There was a cautionary thought in the beginning between the four of them that opening a cannabis shop might have a negative impact on their social lives because of the stigma that surrounds the product. "All of us have families and kids—our kids are in school and on sports teams—and when we first started doing this I was expecting a handful of parents and people we knew to say, ‘we are not hanging out with you anymore. My kid is not coming to your house. I don't agree with what you guys are doing,'" Jason says. "I have not had one person come to me with any negative feedback about opening up a marijuana store. It's actually been the complete opposite. Most people are like, 'Oh my God, what's it like? Can I come in? Can I check it out? What about CBD?'"
What about CBD? "We have people come in who have seizures, and they're finding the right combination of CBD, and it's taking 130 seizures a month down to a handful," Jason says. "The majority of our customers still want the psychedelic effects and the relaxation and getting high, but there is a serious amount of people that come through for real medical purposes." Gary adds: "That's what's really fulfilling—parents coming in and saying, 'I have an autistic kid; I have a kid who suffers seizures; I have a kid with epilepsy.' Or the patients themselves—whether it be cancer, epilepsy, whatever—and we talk to them and learn what helps and works for them, and we see it change those peoples' lives." Between the four of them—Jason, Kale, Keith and Gary—a collective knowledge and varying skill sets remain the foundation of the brand. "We all have our own role [at Tokyo Starfish]," Gary says. "Jason is the detail guy. He's in charge of operations, he keeps us all in line. I oversee buying and distribution, Kale heads up marketing and oversees our systems, and Legum builds out all of the facilities."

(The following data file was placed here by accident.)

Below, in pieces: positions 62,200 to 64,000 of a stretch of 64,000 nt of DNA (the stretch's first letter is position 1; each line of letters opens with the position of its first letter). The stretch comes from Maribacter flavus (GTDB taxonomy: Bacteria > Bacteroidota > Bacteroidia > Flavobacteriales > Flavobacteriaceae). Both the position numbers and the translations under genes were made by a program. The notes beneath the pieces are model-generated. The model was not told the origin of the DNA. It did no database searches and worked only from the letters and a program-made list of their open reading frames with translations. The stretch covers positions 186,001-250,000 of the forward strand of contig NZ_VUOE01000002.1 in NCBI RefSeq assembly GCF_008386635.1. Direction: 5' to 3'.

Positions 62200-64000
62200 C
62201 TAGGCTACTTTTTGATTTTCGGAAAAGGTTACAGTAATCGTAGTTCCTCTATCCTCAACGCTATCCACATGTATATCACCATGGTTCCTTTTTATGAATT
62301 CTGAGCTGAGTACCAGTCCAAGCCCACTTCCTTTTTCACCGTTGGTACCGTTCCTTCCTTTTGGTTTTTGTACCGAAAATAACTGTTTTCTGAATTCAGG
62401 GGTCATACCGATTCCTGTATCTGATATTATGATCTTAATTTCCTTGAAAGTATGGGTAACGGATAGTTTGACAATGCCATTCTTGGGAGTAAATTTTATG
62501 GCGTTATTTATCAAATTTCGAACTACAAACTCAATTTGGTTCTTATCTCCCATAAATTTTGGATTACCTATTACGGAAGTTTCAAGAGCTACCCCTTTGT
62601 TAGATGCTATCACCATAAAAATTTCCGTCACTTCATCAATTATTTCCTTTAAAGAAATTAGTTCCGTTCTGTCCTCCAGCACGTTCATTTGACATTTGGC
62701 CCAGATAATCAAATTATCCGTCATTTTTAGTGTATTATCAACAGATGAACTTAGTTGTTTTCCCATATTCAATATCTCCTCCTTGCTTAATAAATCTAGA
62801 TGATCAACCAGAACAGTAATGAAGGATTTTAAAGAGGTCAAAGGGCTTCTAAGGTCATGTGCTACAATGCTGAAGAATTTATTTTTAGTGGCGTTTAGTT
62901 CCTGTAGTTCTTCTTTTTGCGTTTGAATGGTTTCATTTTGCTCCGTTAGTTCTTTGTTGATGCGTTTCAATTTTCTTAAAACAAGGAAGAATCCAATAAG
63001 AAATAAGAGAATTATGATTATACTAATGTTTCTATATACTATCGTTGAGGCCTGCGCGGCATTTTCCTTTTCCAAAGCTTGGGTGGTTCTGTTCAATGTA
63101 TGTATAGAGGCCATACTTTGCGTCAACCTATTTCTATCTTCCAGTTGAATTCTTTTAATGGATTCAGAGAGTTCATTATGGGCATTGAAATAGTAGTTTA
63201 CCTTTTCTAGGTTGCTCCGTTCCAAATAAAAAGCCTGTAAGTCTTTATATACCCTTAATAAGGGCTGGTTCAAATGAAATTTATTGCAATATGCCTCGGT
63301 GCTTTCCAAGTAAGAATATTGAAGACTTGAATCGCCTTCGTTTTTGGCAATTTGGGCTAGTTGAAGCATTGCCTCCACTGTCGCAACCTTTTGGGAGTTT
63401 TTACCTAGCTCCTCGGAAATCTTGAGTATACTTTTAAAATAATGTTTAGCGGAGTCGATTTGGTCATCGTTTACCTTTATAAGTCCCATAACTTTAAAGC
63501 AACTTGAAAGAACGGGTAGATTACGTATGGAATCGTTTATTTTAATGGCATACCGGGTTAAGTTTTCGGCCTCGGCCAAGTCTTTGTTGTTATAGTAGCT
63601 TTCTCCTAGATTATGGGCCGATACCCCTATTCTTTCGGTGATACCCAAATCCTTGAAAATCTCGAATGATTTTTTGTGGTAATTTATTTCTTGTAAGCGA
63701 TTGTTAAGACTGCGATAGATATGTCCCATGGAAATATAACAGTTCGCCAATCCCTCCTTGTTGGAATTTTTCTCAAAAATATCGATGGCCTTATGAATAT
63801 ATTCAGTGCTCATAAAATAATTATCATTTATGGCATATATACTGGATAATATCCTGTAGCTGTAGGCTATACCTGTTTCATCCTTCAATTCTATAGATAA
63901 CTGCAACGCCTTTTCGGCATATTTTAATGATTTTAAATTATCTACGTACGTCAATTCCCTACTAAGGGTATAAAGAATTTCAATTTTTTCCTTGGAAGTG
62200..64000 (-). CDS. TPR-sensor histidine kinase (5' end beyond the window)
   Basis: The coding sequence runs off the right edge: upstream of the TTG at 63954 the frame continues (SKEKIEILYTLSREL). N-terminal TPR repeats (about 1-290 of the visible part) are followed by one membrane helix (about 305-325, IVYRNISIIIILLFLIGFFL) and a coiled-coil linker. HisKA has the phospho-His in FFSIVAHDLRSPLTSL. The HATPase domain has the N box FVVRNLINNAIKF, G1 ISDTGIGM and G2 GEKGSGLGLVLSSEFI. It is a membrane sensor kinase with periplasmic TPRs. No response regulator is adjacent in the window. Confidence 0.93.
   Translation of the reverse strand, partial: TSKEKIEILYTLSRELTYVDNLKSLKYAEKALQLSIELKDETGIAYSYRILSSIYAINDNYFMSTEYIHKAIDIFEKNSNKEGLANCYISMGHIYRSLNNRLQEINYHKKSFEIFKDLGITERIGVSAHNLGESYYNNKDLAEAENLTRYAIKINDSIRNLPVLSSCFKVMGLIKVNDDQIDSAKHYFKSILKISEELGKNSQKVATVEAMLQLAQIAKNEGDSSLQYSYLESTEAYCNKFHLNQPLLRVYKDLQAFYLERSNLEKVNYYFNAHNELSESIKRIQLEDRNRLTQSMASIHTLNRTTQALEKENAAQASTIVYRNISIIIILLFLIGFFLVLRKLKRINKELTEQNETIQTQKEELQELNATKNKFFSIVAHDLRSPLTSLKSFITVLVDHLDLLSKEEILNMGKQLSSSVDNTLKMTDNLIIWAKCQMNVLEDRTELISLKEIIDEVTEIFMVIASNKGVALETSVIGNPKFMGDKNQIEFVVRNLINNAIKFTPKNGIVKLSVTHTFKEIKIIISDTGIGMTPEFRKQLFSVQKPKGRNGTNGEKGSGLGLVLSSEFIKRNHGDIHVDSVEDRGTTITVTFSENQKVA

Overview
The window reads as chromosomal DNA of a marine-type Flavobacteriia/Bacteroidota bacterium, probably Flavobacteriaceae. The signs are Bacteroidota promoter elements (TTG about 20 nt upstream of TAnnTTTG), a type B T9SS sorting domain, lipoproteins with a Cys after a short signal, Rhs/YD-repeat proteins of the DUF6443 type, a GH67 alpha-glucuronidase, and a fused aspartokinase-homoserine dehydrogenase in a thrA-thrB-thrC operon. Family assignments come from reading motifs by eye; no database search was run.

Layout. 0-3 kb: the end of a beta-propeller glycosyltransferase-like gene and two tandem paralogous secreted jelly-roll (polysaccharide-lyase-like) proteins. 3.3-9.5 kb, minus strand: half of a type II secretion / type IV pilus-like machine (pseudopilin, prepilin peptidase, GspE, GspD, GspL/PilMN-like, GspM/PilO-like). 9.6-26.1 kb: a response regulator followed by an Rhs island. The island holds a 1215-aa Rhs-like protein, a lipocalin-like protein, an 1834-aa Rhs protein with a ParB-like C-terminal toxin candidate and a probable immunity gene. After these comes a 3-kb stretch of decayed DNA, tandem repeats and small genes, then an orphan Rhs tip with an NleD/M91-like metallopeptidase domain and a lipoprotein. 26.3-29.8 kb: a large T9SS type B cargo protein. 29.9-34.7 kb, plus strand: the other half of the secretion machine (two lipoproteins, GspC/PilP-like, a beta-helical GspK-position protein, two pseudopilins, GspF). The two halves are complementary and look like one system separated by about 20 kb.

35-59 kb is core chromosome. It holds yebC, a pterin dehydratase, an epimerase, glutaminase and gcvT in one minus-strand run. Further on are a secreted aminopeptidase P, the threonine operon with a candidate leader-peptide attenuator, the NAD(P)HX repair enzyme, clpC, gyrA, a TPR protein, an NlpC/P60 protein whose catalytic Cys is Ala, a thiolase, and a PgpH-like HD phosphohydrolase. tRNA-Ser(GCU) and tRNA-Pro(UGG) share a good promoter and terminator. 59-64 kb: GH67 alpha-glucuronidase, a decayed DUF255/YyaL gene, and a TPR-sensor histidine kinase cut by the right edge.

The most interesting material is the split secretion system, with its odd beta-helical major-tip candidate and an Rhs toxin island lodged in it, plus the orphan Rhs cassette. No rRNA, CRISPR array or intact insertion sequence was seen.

This whole Tokyo Starfish venture started about five ago when Keith and Gary were at a school fundraiser. They were leaning against a wall, bullshitting, when Gary suggested they start a cannabis business. Keith agreed. It wasn't long before Jason and Kale got involved, because of how far back they all go, back to snowboarding and the friendships they've cultivated over the years. All of it is a constant reminder that the snowboard industry is never too far away. "One day, during the Dirksen Derby, Jamie Lynn stopped by the shop," Gary says. "He'd been on some skate mission in Southern California. He was on his way home and drove up through Nevada, and his motorcycle broke down along the way, and he had to sleep in the ditch for a couple days—it was your total Jack Kerouac adventure. So, we took care of him, gave him some new clothes and sustenance for the road and got him on his way."